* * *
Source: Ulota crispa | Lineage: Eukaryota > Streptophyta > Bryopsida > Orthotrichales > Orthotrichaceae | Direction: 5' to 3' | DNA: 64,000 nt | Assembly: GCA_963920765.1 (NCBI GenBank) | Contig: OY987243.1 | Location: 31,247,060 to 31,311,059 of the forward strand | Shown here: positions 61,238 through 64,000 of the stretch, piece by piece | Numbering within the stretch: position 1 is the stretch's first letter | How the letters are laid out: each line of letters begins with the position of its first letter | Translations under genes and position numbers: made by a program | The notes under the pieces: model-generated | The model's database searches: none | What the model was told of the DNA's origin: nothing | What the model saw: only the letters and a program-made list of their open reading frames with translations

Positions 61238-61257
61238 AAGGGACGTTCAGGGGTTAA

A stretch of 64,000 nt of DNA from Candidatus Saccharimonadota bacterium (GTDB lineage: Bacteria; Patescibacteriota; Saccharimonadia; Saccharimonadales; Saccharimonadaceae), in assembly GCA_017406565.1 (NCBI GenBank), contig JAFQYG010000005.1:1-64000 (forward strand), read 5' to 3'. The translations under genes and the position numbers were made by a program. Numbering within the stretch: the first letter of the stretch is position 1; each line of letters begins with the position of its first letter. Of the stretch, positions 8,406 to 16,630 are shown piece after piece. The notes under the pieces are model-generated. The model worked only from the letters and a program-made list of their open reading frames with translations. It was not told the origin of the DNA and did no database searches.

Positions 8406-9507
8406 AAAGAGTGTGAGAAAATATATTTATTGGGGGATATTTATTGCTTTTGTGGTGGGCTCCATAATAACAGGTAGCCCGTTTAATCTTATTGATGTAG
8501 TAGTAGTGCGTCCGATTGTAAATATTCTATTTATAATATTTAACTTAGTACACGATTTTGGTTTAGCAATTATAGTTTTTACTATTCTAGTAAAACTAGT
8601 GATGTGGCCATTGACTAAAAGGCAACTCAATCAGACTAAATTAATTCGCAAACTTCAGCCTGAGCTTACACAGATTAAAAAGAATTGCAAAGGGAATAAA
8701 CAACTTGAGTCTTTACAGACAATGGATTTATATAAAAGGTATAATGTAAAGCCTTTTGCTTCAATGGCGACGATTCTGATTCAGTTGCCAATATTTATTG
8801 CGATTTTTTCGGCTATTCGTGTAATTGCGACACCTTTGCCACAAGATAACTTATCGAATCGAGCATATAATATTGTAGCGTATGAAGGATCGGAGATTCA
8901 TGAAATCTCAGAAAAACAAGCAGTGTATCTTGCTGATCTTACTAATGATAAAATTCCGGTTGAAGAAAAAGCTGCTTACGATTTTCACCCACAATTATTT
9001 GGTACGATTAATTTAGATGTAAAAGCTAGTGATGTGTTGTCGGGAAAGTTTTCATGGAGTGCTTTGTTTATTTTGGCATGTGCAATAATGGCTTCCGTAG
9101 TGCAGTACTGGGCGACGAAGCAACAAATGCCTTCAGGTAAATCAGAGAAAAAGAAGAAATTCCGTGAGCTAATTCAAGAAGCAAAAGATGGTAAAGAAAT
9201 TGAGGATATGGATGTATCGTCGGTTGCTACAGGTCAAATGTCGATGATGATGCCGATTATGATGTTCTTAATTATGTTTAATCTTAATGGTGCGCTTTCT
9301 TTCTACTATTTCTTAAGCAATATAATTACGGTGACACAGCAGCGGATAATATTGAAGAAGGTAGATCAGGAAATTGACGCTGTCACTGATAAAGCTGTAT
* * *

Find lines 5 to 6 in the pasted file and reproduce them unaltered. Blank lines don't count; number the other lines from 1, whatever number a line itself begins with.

Positions 8406-9507
8406 AAAGAGTGTGAGAAAATATATTTATTGGGGGATATTTATTGCTTTTGTGGTGGGCTCCATAATAACAGGTAGCCCGTTTAATCTTATTGATGTAG